…and Everything in Between…What’d I Miss???

What’s left in Shanghai? Well, lots! Here are some stops on other lines in Shanghai that you should consider when visiting my fine hometown. You’ll notice, I’ll mention either food or an opportunity for a pretty picture when describing these places. Except for the wild animal park, I’ve been to all of these places and can tell you, there’s definitely food within a block of each location. (A girl follows her gut, not her heart). Enjoy!

cover

Woot! Laundry in the streets, you’re in China now!

Line 3:

Jiangwan Town (江湾镇)
If you are a nerd and want to visit the highest ranked university in Shanghai, take the 3. Fudan University is within walking distance and can keep you amused for about 30-40 minutes as you stroll through the old school yard. If that’s not enough, walk about 40 min north and you’ll hit a street full of Korean BBQ places and the Shanghai University of Economics and Finance. Yay for statistical analysis and data reconfiguration!

line 3 college

Fudan’s old entrance on the far left. Shanghai Econ and Finance university’s main entrance on the right.

Line 4:

Nanpu Bridge (南浦大桥)
Aka dope circular bridge. This is one of several bridges connecting traffic between Pudong and Puxi, and, in my opinion, the coolest. It’s a massive circle! Unfortunately, to get a full view of the bridge without climbing high above it. In order to do that, not that I’m suggesting this is what I did. Find a corporate building, go to the rooftop, and take a picture from there. Be sure to pretend you work there 😉

line 4 nanpu night

Bridge photo at night, high atop an office building’s roof.

line 4 nanpu day

Daytime underneath the bridge.

Old Harbor (老码头)
Bars and ex-Pats + a view of the modern skyline to the east. I’ve only walked through here but it’s definitely worth a visit on a night out. There’s bars and restaurants on the docks, renovated loft spaces for boutique restaurants on higher ground. It’s got a nice western flavor across its offerings and it’s accessible by bus or subway.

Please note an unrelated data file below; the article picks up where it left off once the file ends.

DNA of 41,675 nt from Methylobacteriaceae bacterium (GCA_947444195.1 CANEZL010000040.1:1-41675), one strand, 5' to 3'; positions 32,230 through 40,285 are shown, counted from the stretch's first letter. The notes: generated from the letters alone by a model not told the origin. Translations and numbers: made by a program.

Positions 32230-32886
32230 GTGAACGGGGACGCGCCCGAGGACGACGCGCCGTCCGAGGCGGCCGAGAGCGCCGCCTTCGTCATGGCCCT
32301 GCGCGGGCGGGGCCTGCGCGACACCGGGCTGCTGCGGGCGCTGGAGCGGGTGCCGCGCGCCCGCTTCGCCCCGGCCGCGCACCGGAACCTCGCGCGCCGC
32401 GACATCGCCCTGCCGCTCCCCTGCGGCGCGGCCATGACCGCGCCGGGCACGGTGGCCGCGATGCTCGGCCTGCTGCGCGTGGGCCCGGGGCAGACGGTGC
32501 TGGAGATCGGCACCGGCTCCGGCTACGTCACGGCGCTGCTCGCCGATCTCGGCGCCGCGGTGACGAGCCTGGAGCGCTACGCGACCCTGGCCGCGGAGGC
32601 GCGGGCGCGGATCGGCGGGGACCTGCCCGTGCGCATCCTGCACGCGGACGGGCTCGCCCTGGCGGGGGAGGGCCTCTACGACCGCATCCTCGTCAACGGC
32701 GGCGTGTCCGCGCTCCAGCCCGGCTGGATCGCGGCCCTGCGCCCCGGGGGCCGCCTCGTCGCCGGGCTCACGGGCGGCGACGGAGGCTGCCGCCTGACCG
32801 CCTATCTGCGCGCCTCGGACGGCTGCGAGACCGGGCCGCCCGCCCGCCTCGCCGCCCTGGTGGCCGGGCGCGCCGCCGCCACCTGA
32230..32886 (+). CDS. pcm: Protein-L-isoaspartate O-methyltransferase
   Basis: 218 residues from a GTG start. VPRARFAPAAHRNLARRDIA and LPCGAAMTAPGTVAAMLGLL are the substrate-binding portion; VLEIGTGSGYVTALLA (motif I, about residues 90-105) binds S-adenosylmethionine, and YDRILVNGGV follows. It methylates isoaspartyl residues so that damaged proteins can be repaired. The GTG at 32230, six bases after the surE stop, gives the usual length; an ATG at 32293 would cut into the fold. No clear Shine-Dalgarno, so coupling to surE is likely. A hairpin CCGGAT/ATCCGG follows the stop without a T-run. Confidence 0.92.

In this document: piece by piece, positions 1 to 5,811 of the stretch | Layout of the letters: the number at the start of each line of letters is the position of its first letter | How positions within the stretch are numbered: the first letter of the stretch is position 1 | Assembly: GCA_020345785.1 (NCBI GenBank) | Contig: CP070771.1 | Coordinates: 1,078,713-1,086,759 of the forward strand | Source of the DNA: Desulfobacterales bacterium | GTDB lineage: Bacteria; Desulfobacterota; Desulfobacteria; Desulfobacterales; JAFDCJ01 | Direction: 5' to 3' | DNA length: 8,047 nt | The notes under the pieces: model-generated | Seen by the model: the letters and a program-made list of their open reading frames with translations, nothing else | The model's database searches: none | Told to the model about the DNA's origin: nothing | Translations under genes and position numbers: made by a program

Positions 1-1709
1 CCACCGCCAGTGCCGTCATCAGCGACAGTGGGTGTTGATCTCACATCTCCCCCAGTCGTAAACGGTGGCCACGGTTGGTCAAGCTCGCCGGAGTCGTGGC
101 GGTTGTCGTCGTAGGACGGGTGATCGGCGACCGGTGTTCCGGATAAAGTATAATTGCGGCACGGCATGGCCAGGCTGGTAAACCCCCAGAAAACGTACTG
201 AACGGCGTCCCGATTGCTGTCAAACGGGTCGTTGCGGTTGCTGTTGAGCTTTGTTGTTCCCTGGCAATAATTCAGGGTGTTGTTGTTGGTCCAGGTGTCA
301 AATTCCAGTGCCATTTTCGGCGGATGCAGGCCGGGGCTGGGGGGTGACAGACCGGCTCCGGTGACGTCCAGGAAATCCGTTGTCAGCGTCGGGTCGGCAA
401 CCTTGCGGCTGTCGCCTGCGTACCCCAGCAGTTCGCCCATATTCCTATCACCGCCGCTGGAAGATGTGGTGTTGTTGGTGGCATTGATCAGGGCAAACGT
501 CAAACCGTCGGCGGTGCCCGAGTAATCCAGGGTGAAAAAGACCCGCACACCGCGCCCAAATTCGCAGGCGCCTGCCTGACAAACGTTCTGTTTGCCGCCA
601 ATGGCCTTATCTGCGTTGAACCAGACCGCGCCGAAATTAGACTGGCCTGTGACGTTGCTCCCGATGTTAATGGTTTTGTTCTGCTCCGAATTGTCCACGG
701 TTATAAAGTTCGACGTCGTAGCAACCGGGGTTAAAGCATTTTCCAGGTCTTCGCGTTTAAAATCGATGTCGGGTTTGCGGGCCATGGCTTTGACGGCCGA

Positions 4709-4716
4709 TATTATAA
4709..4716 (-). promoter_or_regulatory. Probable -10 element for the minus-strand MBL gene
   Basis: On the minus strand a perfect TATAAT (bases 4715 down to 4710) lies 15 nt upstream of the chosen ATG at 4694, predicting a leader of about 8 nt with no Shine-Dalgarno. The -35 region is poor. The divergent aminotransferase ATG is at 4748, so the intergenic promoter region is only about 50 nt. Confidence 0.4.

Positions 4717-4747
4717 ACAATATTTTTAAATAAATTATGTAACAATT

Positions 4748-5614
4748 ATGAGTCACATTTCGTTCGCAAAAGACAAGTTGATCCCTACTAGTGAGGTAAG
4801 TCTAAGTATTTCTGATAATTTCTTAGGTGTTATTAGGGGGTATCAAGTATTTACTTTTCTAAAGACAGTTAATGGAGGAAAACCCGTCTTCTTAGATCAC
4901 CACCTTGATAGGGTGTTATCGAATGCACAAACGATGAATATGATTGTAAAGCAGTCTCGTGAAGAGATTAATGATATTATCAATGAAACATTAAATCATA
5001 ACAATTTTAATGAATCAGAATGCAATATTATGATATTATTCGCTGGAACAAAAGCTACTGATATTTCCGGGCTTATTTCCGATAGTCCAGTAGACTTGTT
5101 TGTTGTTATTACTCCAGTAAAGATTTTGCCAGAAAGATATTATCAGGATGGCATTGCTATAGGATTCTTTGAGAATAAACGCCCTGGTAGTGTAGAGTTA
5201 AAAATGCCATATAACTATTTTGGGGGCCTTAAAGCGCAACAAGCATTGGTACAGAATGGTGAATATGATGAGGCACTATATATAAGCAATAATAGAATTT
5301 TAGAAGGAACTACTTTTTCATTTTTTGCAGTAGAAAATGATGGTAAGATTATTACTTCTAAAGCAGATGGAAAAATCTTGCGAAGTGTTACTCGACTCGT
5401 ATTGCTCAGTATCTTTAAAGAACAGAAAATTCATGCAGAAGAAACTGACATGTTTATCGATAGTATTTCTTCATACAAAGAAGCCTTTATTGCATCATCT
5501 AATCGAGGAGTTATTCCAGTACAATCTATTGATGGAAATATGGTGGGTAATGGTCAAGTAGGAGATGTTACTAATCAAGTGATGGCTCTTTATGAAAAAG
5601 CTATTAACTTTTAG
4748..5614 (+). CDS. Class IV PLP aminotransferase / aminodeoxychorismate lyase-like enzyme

line 4 lao ma tou

For the ex-Pats, got Starbucks?

Line 6:

Pudong (浦东)
I can’t say I know much about this line, besides that it’s the only line exclusively in Pudong. All of the other subway lines in Pudong runs east to west, including the portion of the loop in line 4. Line 6 connects them, north to south, which makes traveling up and down the eastern half of Shanghai much easier.

Line 7:

Changshu Road (常熟路)
My company’s Chinese office is here. But also along here are restaurants for you to grab quick bites, coffee, and live the ex-pat life. Sure, it’s no Hengshan Road where you can legit go bar hopping, but it’s a nice brunch atmosphere. I met up with some friends for dim sum here, but not before stopping by a Costa Coffee. Yep, it’s that diverse.

Line 8:

Dashijie (大世界)
Before Disney, before Happy Valley, the Shanghainese of the 30s up to the 80s went to Big New World for amusement. I remember going there for the fun mirrors, arcade games, and food. They’ve recently renovated and reopened this year, hopefully attracting nostalgic crowds. Right off of the Yan’an Highway, its location is perfect for a quick stopover before you head over to the Yu Gardens for dumplings.

line 8 da shi jie

People’s Square (人民广场)
Walk along Xizhang Road (西藏路). This road intersects with Nanjing Road. If you were to walk up and down to road, to the north, you’ll eventually get to Waibaidu Bridge, to the south, you’ll pass by old streets of Shanghai filled with restaurants, both new and old, until you reach the Yu Gardens to the East. It’s a nice walk, you won’t get lost, and you get some photo ops as you pass by People’s Square.